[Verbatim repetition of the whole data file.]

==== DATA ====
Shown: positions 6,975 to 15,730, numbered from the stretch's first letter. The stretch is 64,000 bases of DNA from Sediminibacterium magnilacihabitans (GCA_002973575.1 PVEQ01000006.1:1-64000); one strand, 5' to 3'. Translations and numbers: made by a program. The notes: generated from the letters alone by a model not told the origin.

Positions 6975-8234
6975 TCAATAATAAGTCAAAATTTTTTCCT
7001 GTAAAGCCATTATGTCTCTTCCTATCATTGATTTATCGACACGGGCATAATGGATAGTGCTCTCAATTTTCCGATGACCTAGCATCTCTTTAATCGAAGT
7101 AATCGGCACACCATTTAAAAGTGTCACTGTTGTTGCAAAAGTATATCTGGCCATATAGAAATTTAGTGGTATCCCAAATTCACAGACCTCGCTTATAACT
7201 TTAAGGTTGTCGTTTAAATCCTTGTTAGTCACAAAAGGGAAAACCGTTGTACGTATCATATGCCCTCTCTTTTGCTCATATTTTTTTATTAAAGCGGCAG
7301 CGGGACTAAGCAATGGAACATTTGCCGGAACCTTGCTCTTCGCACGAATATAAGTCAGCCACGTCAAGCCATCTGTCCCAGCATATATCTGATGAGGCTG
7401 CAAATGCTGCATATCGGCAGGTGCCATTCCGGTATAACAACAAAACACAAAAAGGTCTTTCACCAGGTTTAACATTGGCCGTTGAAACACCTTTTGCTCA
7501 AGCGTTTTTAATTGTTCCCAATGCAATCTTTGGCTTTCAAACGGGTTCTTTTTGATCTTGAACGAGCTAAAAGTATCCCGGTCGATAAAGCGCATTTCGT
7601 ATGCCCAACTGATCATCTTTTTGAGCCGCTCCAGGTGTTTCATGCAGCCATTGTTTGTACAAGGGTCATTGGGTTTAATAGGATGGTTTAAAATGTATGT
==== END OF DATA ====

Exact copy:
Shown: positions 6,975 to 15,730, numbered from the stretch's first letter. The stretch is 64,000 bases of DNA from Sediminibacterium magnilacihabitans (GCA_002973575.1 PVEQ01000006.1:1-64000); one strand, 5' to 3'. Translations and numbers: made by a program. The notes: generated from the letters alone by a model not told the origin.

Positions 6975-8234
6975 TCAATAATAAGTCAAAATTTTTTCCT
7001 GTAAAGCCATTATGTCTCTTCCTATCATTGATTTATCGACACGGGCATAATGGATAGTGCTCTCAATTTTCCGATGACCTAGCATCTCTTTAATCGAAGT
7101 AATCGGCACACCATTTAAAAGTGTCACTGTTGTTGCAAAAGTATATCTGGCCATATAGAAATTTAGTGGTATCCCAAATTCACAGACCTCGCTTATAACT
7201 TTAAGGTTGTCGTTTAAATCCTTGTTAGTCACAAAAGGGAAAACCGTTGTACGTATCATATGCCCTCTCTTTTGCTCATATTTTTTTATTAAAGCGGCAG
7301 CGGGACTAAGCAATGGAACATTTGCCGGAACCTTGCTCTTCGCACGAATATAAGTCAGCCACGTCAAGCCATCTGTCCCAGCATATATCTGATGAGGCTG
7401 CAAATGCTGCATATCGGCAGGTGCCATTCCGGTATAACAACAAAACACAAAAAGGTCTTTCACCAGGTTTAACATTGGCCGTTGAAACACCTTTTGCTCA
7501 AGCGTTTTTAATTGTTCCCAATGCAATCTTTGGCTTTCAAACGGGTTCTTTTTGATCTTGAACGAGCTAAAAGTATCCCGGTCGATAAAGCGCATTTCGT
7601 ATGCCCAACTGATCATCTTTTTGAGCCGCTCCAGGTGTTTCATGCAGCCATTGTTTGTACAAGGGTCATTGGGTTTAATAGGATGGTTTAAAATGTATGT